Hence, there is currently a need for a process for forming C4 solder balls which are less then 100 microns in diameter.
The present invention provides an improved method for forming solder balls used in a C4 bonding process. The present inventor has discovered that by using a tape liftoff process to form the solder contacts, significantly smaller contacts can be easily formed on an IC chip.
The invention is a method of fabricating contact terminals and solder balls on an IC chip. The fabrication utilizes a tape liftoff process to remove unwanted solder and photoresist. Use of the tape liftoff process allows formation of solder balls which are at least two orders of magnitude smaller than prior art solder balls.
Although initially envisioned for use as a replacement for the presently used processes for forming C4 type connections on IC chips, the same process of the invention can also be used to form solder ball connections on module substrates or circuit board substrates.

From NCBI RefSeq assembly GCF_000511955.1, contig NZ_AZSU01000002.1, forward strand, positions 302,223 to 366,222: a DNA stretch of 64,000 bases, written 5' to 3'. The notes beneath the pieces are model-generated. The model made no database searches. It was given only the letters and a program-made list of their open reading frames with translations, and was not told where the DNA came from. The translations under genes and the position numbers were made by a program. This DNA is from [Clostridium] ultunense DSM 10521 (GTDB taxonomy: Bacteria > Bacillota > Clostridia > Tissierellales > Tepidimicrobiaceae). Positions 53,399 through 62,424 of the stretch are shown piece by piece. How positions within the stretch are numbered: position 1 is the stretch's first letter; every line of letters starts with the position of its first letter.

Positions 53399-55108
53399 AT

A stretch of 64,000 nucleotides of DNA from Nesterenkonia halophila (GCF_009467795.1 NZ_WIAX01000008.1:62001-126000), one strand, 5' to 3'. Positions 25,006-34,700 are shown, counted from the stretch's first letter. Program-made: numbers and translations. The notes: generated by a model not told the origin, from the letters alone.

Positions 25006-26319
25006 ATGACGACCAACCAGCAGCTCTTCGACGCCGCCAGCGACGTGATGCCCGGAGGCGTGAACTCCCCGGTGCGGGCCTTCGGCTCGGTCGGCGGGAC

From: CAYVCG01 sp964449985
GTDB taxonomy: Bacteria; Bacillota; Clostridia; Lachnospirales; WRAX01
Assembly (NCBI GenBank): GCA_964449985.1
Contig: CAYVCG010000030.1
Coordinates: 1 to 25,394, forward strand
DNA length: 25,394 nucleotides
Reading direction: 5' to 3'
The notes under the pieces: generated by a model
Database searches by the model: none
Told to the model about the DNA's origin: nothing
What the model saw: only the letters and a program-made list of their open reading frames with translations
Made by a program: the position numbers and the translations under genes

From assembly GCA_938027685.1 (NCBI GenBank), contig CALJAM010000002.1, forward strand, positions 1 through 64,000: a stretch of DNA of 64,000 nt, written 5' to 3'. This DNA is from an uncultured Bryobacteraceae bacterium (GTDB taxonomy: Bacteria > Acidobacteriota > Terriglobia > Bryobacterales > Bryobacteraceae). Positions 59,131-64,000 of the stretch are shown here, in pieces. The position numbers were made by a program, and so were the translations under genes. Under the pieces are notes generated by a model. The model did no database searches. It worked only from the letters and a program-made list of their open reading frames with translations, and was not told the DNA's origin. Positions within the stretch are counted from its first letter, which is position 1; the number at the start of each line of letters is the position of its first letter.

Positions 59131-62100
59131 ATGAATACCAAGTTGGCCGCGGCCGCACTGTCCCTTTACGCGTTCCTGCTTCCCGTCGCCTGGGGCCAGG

The above and other advantages and features of the present invention will be better understood from the following detailed description of the preferred embodiment of the invention which is provided in connection with the accompanying drawings.
The present inventor has discovered that by using a tape liftoff process for screening solder balls onto a substrate, the size of the solder balls can be significantly decreased. The process described below can be used to deposit solder balls on an IC chip, a module substrate, a circuit board, or any similar substrate. Tape liftoff processes, per se, are known in the art, as evidenced by U.S. Pat. No. 5,240,878 to Fitzsimmons, which is incorporated herein by reference. Tape liftoff processes are frequently used to remove unwanted photoresist levels once an imaging and etching has taken place.